Korean Leaders Seem Optimistic After a Joint Summit on Peace and Denuclearization



Sophia Lauer, Contributor

President Kim Jong Un of North Korea and President Moon Jae-in of South Korea declared a new era of peace is on the rise, following denuclearization talks on Friday, April 27.

Kim appeared at the summit as he had never been seen before. Making witty and self-deprecating jokes, presenting criticism of his own country’s infrastructure, and smiling alongside his South Korean counterpart, Kim was undeniably different from his father Kim Jong II.

The new side of Kim means peace might be a possibility for the Koreas at last, reports BBC News, with hopes for denuclearization on the rise. During the summit, Kim promised he would no longer awaken Moon with early-morning missile launches. The peace talks come only months after threats of nuclear war agitated the Korean peninsula.

North and South Korea have been at war for 68 years, reports Reuters, because the truce called in 1953 is not a treaty and cannot technically be considered an end to the war which started in 1950. Kim is the first leader of North Korea to cross the military demarcation line since 1950.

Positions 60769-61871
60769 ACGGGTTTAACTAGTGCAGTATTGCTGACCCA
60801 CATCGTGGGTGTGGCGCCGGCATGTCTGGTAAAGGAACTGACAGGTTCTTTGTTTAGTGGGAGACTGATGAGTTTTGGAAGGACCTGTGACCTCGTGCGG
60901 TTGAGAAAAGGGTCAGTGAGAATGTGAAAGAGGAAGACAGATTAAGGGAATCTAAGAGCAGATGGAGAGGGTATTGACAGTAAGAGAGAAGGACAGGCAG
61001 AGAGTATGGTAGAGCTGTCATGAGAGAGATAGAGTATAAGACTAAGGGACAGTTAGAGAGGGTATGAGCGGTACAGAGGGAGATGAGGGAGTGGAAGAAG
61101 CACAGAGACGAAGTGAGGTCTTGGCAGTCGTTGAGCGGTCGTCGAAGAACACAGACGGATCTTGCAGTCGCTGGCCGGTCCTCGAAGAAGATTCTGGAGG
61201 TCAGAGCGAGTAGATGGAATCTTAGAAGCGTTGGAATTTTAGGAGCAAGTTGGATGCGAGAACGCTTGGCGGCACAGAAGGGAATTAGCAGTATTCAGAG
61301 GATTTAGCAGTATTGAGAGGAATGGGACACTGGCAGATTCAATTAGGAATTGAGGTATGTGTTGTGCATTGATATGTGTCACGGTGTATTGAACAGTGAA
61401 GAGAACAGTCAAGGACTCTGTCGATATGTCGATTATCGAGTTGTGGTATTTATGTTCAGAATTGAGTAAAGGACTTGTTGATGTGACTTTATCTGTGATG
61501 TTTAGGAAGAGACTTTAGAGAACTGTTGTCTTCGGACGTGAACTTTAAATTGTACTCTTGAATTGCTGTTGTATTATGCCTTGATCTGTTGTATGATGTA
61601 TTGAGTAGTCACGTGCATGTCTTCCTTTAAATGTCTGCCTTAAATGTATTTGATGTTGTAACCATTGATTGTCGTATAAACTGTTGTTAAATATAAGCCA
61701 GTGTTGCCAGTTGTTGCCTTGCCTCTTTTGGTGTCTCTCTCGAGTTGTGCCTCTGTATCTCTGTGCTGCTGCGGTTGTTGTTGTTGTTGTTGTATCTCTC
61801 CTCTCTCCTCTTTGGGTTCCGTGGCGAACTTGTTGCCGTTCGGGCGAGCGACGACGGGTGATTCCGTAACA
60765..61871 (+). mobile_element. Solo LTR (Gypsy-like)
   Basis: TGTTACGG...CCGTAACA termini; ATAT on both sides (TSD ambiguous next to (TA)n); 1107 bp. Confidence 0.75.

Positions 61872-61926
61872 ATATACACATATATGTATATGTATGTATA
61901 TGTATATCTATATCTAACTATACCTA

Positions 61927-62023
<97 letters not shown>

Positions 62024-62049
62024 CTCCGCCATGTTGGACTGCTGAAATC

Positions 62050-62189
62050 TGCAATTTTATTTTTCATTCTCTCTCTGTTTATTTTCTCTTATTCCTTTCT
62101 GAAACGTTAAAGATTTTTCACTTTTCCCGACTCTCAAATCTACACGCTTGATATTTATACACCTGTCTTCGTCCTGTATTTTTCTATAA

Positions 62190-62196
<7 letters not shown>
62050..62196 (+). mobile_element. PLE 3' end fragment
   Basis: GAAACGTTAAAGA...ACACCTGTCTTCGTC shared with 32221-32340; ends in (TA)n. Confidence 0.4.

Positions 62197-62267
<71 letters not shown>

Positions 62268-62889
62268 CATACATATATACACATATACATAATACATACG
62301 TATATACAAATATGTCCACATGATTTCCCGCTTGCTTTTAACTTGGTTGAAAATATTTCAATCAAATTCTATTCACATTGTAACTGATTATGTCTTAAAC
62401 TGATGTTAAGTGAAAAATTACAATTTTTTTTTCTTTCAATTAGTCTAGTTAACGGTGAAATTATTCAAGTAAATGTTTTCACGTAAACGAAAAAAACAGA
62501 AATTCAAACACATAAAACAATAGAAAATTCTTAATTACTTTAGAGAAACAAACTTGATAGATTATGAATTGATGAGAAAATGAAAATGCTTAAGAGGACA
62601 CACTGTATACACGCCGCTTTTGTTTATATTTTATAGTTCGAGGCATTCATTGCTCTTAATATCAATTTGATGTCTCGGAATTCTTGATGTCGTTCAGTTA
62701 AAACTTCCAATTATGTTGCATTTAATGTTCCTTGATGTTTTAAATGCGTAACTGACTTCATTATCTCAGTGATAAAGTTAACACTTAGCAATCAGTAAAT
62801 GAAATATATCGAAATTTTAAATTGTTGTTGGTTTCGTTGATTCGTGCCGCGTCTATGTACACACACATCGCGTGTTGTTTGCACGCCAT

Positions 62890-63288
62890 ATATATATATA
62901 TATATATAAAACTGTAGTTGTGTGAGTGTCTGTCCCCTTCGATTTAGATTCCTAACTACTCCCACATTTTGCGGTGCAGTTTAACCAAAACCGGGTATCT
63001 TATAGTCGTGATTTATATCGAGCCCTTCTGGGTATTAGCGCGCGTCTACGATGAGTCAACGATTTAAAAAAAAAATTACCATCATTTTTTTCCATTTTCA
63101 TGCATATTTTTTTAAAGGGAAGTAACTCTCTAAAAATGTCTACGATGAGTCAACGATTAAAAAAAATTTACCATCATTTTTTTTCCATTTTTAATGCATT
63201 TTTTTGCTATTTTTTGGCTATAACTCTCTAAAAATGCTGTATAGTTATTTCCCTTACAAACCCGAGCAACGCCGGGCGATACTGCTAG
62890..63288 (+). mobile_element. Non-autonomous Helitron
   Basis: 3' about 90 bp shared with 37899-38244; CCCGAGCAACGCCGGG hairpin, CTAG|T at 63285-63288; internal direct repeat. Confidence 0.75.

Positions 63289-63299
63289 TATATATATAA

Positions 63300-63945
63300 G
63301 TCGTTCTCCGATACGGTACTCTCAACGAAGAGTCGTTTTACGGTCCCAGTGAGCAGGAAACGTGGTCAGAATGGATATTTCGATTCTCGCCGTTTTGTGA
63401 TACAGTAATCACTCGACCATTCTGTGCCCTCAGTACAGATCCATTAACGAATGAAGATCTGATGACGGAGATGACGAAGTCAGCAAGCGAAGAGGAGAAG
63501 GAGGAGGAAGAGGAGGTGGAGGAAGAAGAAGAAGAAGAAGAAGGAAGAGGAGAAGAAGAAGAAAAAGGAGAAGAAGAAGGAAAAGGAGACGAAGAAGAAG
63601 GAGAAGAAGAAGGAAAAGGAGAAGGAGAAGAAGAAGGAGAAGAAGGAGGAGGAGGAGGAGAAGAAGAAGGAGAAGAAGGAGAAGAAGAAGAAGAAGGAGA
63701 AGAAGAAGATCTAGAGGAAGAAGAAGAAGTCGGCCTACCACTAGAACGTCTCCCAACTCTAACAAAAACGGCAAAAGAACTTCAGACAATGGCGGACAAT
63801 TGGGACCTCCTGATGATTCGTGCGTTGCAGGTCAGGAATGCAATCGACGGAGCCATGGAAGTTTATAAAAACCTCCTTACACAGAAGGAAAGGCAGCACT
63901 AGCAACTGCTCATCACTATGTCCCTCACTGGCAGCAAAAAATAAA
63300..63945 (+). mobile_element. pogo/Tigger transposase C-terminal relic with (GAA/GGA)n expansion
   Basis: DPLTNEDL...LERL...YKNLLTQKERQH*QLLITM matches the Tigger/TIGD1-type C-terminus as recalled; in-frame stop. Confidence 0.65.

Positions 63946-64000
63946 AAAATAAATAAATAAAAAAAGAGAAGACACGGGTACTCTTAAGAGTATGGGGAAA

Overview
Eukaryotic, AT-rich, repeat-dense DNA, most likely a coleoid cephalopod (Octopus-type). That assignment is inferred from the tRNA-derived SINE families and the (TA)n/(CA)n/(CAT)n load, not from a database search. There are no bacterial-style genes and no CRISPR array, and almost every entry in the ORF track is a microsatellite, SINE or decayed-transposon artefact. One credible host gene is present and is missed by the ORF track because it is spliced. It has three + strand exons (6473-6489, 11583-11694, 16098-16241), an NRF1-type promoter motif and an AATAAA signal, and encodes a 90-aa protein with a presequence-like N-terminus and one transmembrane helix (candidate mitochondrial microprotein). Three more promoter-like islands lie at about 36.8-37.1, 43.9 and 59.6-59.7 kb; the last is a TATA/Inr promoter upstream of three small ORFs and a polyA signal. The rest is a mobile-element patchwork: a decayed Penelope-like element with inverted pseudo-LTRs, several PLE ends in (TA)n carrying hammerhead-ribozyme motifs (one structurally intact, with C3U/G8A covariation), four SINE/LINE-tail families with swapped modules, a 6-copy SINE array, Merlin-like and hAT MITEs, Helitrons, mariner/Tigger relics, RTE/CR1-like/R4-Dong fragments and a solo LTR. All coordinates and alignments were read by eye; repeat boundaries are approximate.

President Trump also claims some role in the summit’s success, following President Moon’s statements that Trump deserves a Nobel Peace Prize for his role in initiating the talks.

Indeed, the success of the denuclearization plan somewhat relies on Trump in the weeks to come. An upcoming peace summit between Trump and Kim will determine the plausibility of denuclearization, and clear up some standing haziness over the exact meaning of the term, and how it will be achieved. Assuming those talks are successful, Trump says, complete denuclearization can be expected in three to four weeks.

In the meantime, a flurry of diplomatic action strikes the Korean peninsula, with China sending its top diplomat to North Korea on Wednesday, May 2, and South Korea sending diplomats to Japan for briefings.

Besides denuclearization, the leaders also agreed to end “hostile activities” between the two nations, end propaganda broadcasts in the DMZ, begin arms reductions, start four-way talks with the US and China, organize reunions of families separated by the war, connect and modernize railroads across the Korean border, and participate further in international sporting events like the 2018 Asian Games.

While some analysts are skeptical of North Korea’s willingness to execute the peace accords, South Korea’s trust for the North is higher than it has been in decades, accompanied by a surge in South Korea’s stock market. Most of the surge is comprised of construction companies, train corporations, and steel manufacturers who are looking to cash in on the anticipated rebuilding of North Korea’s infrastructure.

The future of a peaceful Korea may look possible to South Koreans, but the world still has to hold its breath for the meeting between Trump and Kim. The Trump administration is currently preparing for its meeting with Kim, which will most likely be in Singapore.